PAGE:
Pence Touts ‘Consumer-Driven’ Obamacare Medicaid

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Peter Fricke Contributor
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Last week, Indiana Gov. Mike Pence became the latest Republican to accept an expansion of Medicaid offered to states through Obamacare, touting it as a “consumer-driven” version of Medicaid.

Pence applied to the Department of Health and Human Services last July for a waiver that would allow him to build on the Healthy Indiana Plan (HIP), a “consumer-driven model [that] incentivizes patients to take greater ownership over their health care decisions,” as an alternative to expanding the traditional Medicaid program.

Under Obamacare, states are incentivized to expand Medicaid coverage to individuals with incomes at or below 138 percent of the federal poverty level through federal subsidies that pay the full cost of the expansion for the first three years. (RELATED: Court Okays Republican Challenge to Arizona Medicaid Expansion)

To date, 28 states plus the District of Colombia have accepted the Medicaid expansion, including 10 states with Republican governors.

In a press release announcing approval of the request, Pence said that “HIP 2.0”, as the expanded program is called, will give 350,000 uninsured Hoosiers access to quality health care, with coverage beginning Feb. 1.

“The expanded and updated HIP 2.0 is based on a program that has been serving 60,000 low-income Hoosiers in our state for seven years,” Pence said, calling it, “a proven model for Medicaid reform across the nation.”

According to the Indianapolis Star, HIP 2.0 “goes beyond standard Medicaid expansion by requiring that participants contribute to the cost of their care,” at a cost of between $1 and $27 per month. (RELATED: Gruber in 2009: Obamacare Will NOT be Affordable)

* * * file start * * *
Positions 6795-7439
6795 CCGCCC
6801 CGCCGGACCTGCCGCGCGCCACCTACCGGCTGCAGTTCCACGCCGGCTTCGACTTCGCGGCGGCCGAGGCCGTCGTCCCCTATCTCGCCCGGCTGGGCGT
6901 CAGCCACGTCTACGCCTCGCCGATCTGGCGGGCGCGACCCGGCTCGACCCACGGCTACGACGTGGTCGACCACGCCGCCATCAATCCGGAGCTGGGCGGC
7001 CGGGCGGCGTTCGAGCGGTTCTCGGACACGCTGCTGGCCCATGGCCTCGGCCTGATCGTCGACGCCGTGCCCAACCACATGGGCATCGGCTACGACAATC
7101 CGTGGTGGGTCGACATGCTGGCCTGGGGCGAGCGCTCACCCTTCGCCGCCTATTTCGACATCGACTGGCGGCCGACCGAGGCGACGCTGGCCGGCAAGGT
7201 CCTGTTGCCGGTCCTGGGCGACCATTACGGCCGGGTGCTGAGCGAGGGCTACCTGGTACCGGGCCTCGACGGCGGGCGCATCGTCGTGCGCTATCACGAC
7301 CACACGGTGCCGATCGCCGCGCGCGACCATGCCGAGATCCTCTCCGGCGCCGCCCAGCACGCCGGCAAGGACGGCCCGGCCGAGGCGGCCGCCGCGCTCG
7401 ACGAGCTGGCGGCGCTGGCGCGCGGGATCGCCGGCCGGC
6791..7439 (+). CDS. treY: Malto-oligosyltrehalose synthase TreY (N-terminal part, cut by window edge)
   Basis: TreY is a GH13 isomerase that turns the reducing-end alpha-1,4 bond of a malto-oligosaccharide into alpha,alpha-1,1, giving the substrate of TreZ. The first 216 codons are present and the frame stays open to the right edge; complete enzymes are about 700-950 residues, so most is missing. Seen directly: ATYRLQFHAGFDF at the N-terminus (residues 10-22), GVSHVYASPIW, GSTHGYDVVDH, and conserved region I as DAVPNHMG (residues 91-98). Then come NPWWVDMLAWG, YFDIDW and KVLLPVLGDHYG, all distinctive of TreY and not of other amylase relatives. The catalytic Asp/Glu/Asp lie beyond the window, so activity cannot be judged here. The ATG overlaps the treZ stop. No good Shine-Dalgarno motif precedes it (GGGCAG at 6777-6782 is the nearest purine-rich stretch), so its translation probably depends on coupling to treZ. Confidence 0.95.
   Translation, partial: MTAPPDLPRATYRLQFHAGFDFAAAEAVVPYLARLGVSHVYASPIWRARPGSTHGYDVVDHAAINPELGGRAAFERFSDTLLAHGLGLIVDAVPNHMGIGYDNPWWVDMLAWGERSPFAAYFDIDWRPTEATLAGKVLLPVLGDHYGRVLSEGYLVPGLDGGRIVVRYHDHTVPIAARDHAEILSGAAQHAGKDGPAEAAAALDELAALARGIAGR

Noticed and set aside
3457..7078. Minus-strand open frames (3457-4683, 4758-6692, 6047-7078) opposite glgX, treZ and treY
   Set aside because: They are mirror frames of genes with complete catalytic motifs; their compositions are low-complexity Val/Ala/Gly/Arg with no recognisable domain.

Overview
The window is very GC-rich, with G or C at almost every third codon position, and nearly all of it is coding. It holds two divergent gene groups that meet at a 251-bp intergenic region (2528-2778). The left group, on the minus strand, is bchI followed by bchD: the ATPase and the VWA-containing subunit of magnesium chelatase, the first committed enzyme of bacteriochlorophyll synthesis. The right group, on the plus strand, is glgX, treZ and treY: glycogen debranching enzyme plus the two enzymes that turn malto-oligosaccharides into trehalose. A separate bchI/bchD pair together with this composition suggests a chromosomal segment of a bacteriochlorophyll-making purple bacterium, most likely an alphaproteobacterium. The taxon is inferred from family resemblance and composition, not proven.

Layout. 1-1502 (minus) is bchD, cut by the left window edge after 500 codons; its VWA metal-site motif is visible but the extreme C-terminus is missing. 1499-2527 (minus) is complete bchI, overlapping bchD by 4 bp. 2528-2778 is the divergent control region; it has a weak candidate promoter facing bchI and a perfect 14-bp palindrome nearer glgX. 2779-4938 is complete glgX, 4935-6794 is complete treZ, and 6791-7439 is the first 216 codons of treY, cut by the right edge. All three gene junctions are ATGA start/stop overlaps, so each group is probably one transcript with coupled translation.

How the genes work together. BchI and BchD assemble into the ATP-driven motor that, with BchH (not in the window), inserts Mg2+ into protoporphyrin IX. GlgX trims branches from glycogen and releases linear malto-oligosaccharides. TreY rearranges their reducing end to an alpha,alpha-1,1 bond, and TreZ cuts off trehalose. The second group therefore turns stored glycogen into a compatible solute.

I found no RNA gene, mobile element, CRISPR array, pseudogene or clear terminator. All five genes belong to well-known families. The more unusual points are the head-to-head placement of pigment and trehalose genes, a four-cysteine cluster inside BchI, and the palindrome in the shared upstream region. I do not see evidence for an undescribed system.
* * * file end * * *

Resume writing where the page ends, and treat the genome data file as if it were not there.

The contributions would go toward a so-called POWER account, similar to a health savings account (HSA), which allows individuals to save money tax-free for health care expenses.

Participants will be rewarded with lower contribution requirements for engaging in “healthy behaviors,” such as quitting smoking, but will face mandatory co-pays, or even loss of coverage, if they fail to make the required contributions.

HIP 2.0 also includes a co-pay for emergency room use, which the governor’s press release says is “designed to encourage appropriate use of the emergency room.”

Opponents of HIP 2.0, however, are concerned that it requires low-income individuals to chip-in for their own health coverage, believing such a scheme is at odds with the underlying goals of Obamacare.

Timothy Jost, a law professor at Washington and Lee University and a healthcare reform expert, told the Star that because HIP 2.0 targets people who are at or near the poverty line, many will likely struggle to make the required payments, and might even elect not to participate in the program at all.

In an op-ed for the Muncie Voice on Monday, Todd Smekens adds that, “the governor wants this to be a major victory for conservatism, but he’s accepting federal Medicaid dollars which will fund 100% of the programs cost.” (RELATED: White House: Red States Have Saved Federal Taxpayers $88 Billion by Rejecting Medicaid Expansion)

Moreover, he says, Pence himself has acknowledged that the federal subsidies will only cover 90 percent of the expansion after three years, at which point “the remaining 10 percent will be covered through Indiana’s hospitals and revenue from the state’s cigarette tax.”

“Tea Party Libertarians,” Smekens points out, “see this as an intrusion of the federal government and want to abolish or repeal the Affordable Care Act,” not use taxes to fund an expansion of it.

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